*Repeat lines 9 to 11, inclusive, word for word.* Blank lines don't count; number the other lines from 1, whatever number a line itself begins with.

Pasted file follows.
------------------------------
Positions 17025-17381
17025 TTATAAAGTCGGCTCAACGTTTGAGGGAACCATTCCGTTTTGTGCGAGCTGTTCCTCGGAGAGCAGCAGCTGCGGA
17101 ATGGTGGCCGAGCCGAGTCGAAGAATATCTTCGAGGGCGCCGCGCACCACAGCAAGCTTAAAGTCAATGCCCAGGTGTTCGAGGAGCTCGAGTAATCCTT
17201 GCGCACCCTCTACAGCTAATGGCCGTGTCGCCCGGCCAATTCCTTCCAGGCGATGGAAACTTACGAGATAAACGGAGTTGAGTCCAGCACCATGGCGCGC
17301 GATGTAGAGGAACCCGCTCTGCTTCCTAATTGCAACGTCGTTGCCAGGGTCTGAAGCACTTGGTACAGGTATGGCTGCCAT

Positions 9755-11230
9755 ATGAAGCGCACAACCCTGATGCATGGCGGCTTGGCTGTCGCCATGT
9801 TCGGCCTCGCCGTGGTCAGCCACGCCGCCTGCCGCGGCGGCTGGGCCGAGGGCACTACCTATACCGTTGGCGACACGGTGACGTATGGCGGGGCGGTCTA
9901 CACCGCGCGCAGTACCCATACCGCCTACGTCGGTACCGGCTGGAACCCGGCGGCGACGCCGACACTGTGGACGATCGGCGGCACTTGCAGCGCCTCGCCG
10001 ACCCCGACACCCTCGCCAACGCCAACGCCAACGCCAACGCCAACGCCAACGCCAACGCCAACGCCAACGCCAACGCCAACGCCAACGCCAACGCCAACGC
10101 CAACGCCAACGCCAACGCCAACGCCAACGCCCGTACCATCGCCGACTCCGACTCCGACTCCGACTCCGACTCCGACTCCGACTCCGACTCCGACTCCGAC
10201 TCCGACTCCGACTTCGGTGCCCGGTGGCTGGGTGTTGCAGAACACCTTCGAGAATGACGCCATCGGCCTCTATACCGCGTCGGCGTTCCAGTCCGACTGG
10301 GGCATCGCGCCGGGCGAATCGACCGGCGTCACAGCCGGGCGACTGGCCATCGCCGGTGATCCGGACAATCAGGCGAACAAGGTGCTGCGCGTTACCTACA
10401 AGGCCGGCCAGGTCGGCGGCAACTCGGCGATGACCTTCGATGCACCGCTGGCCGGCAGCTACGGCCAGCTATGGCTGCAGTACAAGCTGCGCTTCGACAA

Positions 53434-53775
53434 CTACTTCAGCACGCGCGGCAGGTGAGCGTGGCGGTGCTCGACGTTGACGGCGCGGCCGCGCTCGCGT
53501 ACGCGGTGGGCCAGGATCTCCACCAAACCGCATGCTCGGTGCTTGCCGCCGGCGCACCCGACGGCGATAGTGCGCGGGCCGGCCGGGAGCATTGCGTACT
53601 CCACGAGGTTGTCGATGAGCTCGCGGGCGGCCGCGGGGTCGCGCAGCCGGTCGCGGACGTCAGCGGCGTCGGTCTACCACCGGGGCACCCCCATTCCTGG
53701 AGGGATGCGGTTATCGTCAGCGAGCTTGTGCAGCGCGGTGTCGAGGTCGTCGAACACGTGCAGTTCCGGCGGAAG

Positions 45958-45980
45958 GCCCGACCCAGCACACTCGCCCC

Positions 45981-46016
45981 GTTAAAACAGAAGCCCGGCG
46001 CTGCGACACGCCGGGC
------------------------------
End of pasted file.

9901 CACCGCGCGCAGTACCCATACCGCCTACGTCGGTACCGGCTGGAACCCGGCGGCGACGCCGACACTGTGGACGATCGGCGGCACTTGCAGCGCCTCGCCG
10001 ACCCCGACACCCTCGCCAACGCCAACGCCAACGCCAACGCCAACGCCAACGCCAACGCCAACGCCAACGCCAACGCCAACGCCAACGCCAACGCCAACGC
10101 CAACGCCAACGCCAACGCCAACGCCAACGCCCGTACCATCGCCGACTCCGACTCCGACTCCGACTCCGACTCCGACTCCGACTCCGACTCCGACTCCGAC